Methane blast in Turkey mine kills 41
Women react in front of the coffin during a funeral ceremony for Ridvan Acet, one of the miners who died after an explosion in a coal mine in Amasra, in Turkey’s Bartin Province, on October 15, 2022. – Rescuers on October 15, 2022 searched for the last miner missing at a coal mine in northern Turkey, where a methane blast the previous day killed at least 40 people in one of the country’s worst industrial accidents in years. Photo by Yasin AKGUL / AFP
Rescuers on Saturday found the body of the last missing miner at a coal mine in northern Turkey, bringing the death toll to 41 from a methane blast that also injured 28.
The blast ripped through the mine near the small coal town of Amasra on Turkey’s Black Sea coast shortly before sunset on Friday.
President Recep Tayyip Erdogan arrived at the site Saturday afternoon to announce the last missing person had been found dead.
“Our priority was to find the miners in the gallery. We finally reached the last one. He also died, bringing the number of deaths to 41,” Erdogan said, ending rescue operations after more than 20 hours.
He spoke in front of miners who escaped unharmed and pledged a full inquiry with the state taking care of victims’ families.
“How did this explosion happen and who is responsible — all that will be decided by an administrative and legal inquiry that has already started,” the president promised.
Erdogan went on to attend funerals in nearby villages, including Makaraci, which lost four men.
Opposition leader Kemal Kilicdaroglu also visited some of the villages.
Interior Minister Suleyman Soylu had reported 58 miners had survived the blast, “either by themselves or thanks to rescuers” and 28 had been injured.
The first injury-free survivors to reach the surface had insisted on joining the rescue efforts which brought in other miners from across the region.
Adem Usluoglu was among the first of those volunteers to arrive.
“Some have been burnt alive by the force of the explosion,” he told AFP. “My heart is terribly heavy.”
Anxious crowds — some with tears in their eyes — had congregated Friday near the entrance to the pit and stayed all night hoping for news of their friends and loved ones.
One woman in shock had to be evacuated, others prayed at the barriers that closed off the site.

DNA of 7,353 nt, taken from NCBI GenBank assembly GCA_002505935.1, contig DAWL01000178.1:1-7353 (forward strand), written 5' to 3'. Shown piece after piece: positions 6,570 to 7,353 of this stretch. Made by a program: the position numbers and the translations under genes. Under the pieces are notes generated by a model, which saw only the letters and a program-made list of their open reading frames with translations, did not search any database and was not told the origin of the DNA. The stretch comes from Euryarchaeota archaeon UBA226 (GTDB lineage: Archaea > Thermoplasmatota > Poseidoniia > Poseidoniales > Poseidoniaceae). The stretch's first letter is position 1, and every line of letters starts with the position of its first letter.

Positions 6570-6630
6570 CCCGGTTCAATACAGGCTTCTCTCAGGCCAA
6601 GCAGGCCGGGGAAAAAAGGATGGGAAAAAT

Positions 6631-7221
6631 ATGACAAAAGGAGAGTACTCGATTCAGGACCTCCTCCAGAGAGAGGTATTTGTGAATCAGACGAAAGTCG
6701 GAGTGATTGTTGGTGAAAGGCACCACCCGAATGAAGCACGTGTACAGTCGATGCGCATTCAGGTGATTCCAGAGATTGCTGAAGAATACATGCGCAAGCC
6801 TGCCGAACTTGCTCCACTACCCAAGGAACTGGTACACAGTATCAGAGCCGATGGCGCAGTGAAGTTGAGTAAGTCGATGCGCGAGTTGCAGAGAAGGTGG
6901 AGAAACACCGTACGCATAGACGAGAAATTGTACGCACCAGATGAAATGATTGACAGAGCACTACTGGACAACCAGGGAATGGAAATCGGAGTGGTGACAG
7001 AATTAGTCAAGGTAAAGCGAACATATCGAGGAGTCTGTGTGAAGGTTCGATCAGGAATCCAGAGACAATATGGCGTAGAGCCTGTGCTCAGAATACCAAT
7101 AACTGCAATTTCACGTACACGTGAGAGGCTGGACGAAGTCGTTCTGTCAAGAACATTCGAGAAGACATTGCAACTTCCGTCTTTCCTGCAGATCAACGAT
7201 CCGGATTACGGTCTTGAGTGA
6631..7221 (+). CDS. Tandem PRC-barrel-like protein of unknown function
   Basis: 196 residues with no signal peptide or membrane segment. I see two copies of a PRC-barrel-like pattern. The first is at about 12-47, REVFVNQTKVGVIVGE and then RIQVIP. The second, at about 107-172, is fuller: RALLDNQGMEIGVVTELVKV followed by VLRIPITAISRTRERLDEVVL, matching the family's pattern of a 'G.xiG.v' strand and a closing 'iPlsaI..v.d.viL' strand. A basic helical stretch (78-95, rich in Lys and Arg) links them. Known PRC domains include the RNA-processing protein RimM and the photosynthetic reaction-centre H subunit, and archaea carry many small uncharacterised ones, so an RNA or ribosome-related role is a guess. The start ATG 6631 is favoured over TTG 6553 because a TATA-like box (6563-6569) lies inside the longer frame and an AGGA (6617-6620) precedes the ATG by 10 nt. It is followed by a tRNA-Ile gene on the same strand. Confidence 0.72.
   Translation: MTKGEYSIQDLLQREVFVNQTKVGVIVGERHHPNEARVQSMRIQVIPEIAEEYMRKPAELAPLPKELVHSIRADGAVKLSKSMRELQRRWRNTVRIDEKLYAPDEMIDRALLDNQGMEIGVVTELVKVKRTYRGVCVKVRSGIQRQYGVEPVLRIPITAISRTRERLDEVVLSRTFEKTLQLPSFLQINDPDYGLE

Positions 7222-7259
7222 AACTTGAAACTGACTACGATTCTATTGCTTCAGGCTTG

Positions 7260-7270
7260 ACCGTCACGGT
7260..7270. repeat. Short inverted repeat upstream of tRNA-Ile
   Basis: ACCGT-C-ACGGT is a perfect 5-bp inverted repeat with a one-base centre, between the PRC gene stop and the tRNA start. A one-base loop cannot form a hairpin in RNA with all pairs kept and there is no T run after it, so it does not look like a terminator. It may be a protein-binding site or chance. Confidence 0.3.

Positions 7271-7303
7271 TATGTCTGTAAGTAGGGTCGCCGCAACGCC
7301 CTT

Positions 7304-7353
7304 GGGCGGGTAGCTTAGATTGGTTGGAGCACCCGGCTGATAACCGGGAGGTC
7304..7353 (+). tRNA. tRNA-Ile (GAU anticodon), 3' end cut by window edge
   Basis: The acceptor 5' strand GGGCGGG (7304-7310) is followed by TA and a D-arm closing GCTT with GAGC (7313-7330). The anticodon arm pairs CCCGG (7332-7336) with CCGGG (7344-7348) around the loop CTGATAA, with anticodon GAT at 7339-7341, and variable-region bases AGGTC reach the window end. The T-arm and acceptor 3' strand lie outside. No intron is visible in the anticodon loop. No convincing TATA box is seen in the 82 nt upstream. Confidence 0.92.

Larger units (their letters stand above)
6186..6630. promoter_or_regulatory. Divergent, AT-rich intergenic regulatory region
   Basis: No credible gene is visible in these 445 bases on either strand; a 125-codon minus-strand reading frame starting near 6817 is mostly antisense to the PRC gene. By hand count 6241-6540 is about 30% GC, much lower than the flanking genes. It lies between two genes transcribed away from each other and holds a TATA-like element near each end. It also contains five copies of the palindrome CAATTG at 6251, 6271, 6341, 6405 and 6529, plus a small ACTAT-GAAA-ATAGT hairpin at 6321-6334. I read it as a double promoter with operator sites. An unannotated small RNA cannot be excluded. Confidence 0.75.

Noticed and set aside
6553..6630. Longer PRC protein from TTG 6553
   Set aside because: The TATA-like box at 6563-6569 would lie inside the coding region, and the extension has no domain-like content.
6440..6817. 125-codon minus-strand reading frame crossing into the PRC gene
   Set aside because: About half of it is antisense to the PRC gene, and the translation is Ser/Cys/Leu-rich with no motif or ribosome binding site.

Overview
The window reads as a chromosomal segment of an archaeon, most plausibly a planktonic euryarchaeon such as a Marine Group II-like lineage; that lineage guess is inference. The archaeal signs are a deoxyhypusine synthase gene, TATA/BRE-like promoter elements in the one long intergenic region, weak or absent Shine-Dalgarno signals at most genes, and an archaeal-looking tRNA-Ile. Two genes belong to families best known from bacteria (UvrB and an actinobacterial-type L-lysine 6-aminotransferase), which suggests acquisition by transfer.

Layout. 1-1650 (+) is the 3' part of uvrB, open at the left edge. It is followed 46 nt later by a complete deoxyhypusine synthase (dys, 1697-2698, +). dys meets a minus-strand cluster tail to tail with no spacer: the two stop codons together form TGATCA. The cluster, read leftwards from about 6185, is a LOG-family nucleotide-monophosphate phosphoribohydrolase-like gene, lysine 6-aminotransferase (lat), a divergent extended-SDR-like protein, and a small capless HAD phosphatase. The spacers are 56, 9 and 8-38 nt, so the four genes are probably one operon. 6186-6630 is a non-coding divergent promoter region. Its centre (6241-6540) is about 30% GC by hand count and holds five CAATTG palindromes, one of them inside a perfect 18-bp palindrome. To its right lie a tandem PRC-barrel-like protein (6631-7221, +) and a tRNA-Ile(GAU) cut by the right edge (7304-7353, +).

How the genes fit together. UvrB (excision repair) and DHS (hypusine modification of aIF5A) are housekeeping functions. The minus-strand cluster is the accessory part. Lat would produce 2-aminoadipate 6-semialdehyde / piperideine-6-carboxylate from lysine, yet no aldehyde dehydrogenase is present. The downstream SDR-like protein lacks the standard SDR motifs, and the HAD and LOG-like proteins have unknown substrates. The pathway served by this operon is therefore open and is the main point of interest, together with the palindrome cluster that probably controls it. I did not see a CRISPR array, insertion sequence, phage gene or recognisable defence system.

“There are no rooms to survive in, no pockets for shelter down the mine,” said Iliyas Borekci, deputy director of an adjacent mine that sent in three rescue teams.
“The only chance of survival is to get out immediately,” he told AFP.
Amasra mayor Recai Cakir said many of those who survived had suffered “serious injuries”.
Turkey’s Maden Is mining workers’ union attributed the blast to a build-up of methane gas.
Greece’s Prime Minister Kyriakos Mitsotakis was among political leaders to react to the disaster saying he was “saddened”, despite the high tensions with Turkey.
Russian President Vladimir Putin and his Ukrainian foe Volodymyr Zelensky also presented their condolences on Twitter, as did European Council President Charles Michel.
Television footage showed paramedics giving oxygen to the miners who had climbed out, then rushing them to the nearest hospitals.
The local governor said a team of more than 70 rescuers had managed to reach a point in the pit some 250 meters below.
Turkey’s AFAD disaster management service announced the initial spark that caused the blast appeared to have come from a malfunctioning transformer.
It later withdrew that report and said methane gas had ignited for “unknown reasons”.
The local public prosecutor’s office said it was treating the incident as an accident and launching a formal investigation.
Work accidents are common in Turkey where economic development can ride roughshod over safety concerns, particularly in the construction and mining industries.
Turkey suffered its deadliest coal mining disaster in 2014 when 301 workers died in a blast and ensuing fire that brought down a mining shaft in the western town of Soma.
Five mine managers were found guilty of negligence and handed long jail terms up to 22 years.
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